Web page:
MercurySo many do not know the story of St Thomas, it is amazing. I'm no Thomist (I'm too Eastern), but I respect what he tried to do and understand him better than many of his so-called supporters. And of course, I agree with quite a bit of his views, even if I don't always agree with how he got there. I've had many people complain about how I engage Muslims (or Buddhists, or Hindus, or Native Americans, or many others) and then tell me "look to St Thomas Aquinas, see what he says." Funny that. Sort of also reminds me of how many people quoted Vladimir Solovyov from his "Three Conversations" when he discussed the Anti-Christ. They really didn't get Solovyov at all, and used it to reject many good things because "the Anti-Christ will like them: see Solovyov." Of course, if they knew Solovyov, they would know how far off they are from him. More importantly, his AntiChrist was made in the image of Tolstoy -- because the dialogue was against Tolstoy. While I respect much of the heart behind Tolstoy's views, Solovyov is right in condemning the excess they became in Tolstoy. The issue is not, however, "these are evils." Rather, "this is how good can be perverted."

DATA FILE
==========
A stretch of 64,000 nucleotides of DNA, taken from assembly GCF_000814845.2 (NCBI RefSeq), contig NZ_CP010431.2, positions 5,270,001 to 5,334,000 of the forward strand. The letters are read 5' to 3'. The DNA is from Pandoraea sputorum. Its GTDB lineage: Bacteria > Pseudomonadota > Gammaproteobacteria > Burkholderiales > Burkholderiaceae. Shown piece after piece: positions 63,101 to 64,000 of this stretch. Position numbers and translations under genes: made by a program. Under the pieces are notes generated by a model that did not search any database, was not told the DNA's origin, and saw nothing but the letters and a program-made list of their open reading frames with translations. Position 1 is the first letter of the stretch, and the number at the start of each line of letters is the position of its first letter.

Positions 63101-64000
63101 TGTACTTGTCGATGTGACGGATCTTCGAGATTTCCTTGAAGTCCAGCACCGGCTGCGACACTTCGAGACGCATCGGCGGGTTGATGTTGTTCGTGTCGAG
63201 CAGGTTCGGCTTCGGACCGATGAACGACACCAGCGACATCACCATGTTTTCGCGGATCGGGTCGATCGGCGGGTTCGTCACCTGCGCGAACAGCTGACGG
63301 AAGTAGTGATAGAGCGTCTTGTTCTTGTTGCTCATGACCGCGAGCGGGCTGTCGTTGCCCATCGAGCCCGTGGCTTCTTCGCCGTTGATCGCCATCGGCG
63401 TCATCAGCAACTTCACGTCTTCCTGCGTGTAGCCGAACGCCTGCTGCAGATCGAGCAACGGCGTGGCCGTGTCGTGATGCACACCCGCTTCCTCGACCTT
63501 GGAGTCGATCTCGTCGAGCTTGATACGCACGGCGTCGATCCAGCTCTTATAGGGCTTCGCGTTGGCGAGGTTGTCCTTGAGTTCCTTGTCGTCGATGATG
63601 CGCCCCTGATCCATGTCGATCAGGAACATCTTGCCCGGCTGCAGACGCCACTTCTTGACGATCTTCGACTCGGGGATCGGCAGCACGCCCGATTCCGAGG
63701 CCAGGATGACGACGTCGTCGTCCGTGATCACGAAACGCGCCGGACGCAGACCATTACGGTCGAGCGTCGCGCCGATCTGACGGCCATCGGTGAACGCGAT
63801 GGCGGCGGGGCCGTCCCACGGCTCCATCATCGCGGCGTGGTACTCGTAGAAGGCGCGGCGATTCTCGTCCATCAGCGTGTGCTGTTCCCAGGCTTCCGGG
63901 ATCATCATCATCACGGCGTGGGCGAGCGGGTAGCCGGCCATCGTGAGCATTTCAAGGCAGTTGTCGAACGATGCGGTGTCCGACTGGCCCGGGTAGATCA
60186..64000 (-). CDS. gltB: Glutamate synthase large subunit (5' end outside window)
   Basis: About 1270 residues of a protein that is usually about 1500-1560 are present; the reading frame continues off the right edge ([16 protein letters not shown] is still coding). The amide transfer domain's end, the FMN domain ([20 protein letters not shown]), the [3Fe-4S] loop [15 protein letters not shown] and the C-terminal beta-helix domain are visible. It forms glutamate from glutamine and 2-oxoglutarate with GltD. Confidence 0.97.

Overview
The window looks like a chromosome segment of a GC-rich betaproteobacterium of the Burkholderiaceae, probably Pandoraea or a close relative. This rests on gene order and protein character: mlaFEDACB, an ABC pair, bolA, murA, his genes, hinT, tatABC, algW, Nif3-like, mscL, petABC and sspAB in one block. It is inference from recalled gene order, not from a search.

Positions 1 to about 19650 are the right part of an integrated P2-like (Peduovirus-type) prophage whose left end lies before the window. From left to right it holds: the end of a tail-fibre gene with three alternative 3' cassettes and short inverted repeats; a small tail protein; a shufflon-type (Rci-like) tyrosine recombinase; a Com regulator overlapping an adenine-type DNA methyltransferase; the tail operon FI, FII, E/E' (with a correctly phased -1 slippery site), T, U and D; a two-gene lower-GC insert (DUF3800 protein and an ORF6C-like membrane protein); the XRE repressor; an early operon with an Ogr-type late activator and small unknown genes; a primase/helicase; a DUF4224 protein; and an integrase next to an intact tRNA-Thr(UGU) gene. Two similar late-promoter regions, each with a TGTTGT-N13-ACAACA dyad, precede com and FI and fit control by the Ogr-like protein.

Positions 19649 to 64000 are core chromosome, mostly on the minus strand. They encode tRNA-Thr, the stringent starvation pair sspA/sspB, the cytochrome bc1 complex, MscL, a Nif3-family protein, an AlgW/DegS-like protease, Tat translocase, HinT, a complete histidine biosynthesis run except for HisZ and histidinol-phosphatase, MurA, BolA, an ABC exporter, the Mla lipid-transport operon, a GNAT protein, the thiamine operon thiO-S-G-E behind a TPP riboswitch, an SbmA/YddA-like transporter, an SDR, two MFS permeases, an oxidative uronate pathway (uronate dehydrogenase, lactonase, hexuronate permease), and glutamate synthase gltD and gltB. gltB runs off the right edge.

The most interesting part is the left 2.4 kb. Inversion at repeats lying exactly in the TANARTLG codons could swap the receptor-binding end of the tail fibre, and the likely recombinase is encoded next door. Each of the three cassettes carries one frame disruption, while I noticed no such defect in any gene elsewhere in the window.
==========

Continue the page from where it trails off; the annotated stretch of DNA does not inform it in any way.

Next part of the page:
Belinda, You've got that right! I think Michael is very equipped and there are many of us who have been waiting a decade or two for him to come along who have his back in prayer.Henry, you overthink things and make them more complicated than they are.You realize that the Pope listened and read people claiming they are Catholics teaching Catholic teaching made a judgment they are in error? Do you have a problem with his making a judgment about that error or don't you? According to teaching and rational thinking, it's our duty to check out what people say against what the Church teaches and then make a judgment on it. If somebody is misleading people, it's the role of a prophet who has been called by the Holy Spirit to that role, to warn the people about the errors. There are many who are uncatechized and who can and are being led astray. This is the reason why the Pope spoke out - to warn his flock. So, while the Pope is calling people to make judgments, and there are those carrying out the prophetic role given to them by the Holy Spirit, you are calling people not to make judgments while making judgments about people who are carrying out their roles inspired by the Pope and the Holy Spirit.If you are in conflict with what Michael is doing, you are in conflict with what the Pope did and what the Pope is advising the rest of us to do.See what I'm getting at? What Michael is doing is not making a judgment upon people's souls, he is making a judgment about the errors being made. It is the same exact process the Pope just went through. See one. Do one. Teach one.